Are You Missing What a Social Media Megaphone Can Do For You?
A successful online marketing campaign, and by this I mean a campaign includiing social media marketing, begins with a good understanding of your target market. You have to know these people INTIMATELY. You have to be able to specifically understand:
- What keeps them up at night?
- What are their biggest fears, challenges and frustrations concerning what you do?
- What are the issues and worries running around in their head concerning what you do?
If you don’t know this and just go with your gut of unverified assumptions, you may be whispering your message instead of yelling it at the top of your lungs.
A lot of us service providers mistakenly assume we know how our customers think and how they will answer these questions. The truth is it’s really hard for us to do that. We are the experts. We know our craft well. I like to say “we’re contaminated” and that creates in us a blind spot.
If you followed part 1 of this series, you’ll remember I used plastic surgery clinics as the example business. Let’s continue with that and go over how you write your blogs and record videos to act like megaphones amplifying your message to your ideal customers (or patients for these clinics.)
When you think about how people approach having cosmetic surgery, no one deep down inside wants to know how a doctor does what he does. As a matter of fact, if you knew more about that, you might decide not do it. You figure the MD went to medical school. They know what their’re doing. You may want to know if they’re board certified. You want to know they have a clean record, but that’s about it. The gear head tech stuff that goes on in the operating room is a “who cares.”
What sort of information am I interested in learning?
- Well if I’m a lady who’s had a few kids and is thinking her marriage is rocky because of her post-baby body, I’d want to know you understand my fears (founded or unfounded) about losing my husband. The surgeon and their team can be positioned as a team looking at their patients holistically. You deliver a message, “We aren’t just mechanic that’s fixing what’s broken or worn out. We understand your dilemma, concerns and what you are wanting to accomplish.”
- If I’m a divorced woman with no current promising relationships, I want to know you understand my fears about growing old alone. I need to look good in my online dating site picture.
- If you’re talking to an older woman concerned about the bags under her eyes, she wants to hear that you get her grieving her lost of youth.
These are very different discussions from the nips and tucks there are the common vocabulary of the surgeon.
This change in approach, tone, approach and vocabulary screams, “We aren’t just another cosmetic surgery center.” Remember that the average person doesn’t know much about what you learned in medical school. Their ability to judge you as a good doctor is zero. If however, they meet with a surgeon that “gets me,” they’ll be sharing that with their friends. They’ll say things like, “My surgeon is a brilliant doctor.” The reality is that perceiving you as qualified doctor has little to do with your abilities. It has everything to do with how your patient evaluates you using completely non-medical criteria.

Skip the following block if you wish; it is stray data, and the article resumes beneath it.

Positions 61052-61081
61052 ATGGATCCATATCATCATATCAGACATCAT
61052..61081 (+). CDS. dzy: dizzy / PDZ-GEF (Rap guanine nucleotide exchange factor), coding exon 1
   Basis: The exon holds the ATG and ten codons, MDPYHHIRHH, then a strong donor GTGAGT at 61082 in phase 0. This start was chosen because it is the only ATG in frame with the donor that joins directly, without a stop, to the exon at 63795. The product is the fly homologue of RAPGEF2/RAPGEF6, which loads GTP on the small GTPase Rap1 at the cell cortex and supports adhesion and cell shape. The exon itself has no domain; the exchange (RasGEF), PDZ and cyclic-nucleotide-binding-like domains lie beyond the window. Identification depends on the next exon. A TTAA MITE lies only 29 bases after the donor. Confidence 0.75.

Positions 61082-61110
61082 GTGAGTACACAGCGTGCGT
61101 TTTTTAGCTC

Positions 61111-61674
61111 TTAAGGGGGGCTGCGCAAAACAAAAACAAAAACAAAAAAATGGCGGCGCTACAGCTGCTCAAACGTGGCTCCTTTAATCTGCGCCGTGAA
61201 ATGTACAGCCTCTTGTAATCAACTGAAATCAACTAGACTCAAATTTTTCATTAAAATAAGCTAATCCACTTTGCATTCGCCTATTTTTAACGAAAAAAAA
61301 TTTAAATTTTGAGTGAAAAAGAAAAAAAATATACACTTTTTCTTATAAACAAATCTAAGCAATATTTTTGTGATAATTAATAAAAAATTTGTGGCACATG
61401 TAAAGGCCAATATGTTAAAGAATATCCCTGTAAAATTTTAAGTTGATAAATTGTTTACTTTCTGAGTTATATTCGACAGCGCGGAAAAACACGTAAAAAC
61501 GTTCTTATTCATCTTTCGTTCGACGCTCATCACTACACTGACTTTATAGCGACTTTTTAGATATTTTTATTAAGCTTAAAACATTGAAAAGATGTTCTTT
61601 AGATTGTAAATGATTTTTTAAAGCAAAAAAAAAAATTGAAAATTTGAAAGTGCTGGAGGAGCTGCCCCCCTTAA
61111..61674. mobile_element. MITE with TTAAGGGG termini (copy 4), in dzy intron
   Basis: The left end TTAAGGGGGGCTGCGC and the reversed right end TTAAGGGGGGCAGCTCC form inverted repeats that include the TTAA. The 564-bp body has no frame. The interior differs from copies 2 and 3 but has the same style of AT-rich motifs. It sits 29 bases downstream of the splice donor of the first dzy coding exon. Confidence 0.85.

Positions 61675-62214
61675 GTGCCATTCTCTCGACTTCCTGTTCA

Now I get a lot of business owners tell me, “Doing this makes me feel uncomfortable. I feel like I’m manipulating or taking advantage of these people.” My response to that is, “You provide a really good service. You can service them as well or better than your competitor. How could you NOT connect with these people the way they need to be reached to get them to notice you?”
With this in mind, how you specifically run a marketing campaign can vary. Let’s continue with the plastic surgery clinic. This should spring ideas in your mind about how you can promote your business:
- You could establish a YouTube channel showing pre-op visits with the surgeons. Those talks should include the “why” behind their visit. This should be fun and enjoyable for someone considering a procedure. If the person watching the video thinks, “He works with other ladies just like me,” you’re right on.
- You could have a YouTube channel that shows the surgeon in action in the clinic and not necessarily in the OR. You have them talking to the nurses and their support team. You show the surgeon as a sharp leader who is respected by their employees. A lot of people believe surgeons are arrogant. This would dispel that misconception so you connect better with potential patients.
- On your website blog and then Facebook, Instagram, etc., you show before and after pictures. If you can do a day in the life of a patient before and after, that would be super. Imagine the impact of showing a woman confidently uploading her post-op picture to an online dating site.
I’ll continue with part 3 of this 3-part series with answers on how you can move forward with a plan like this.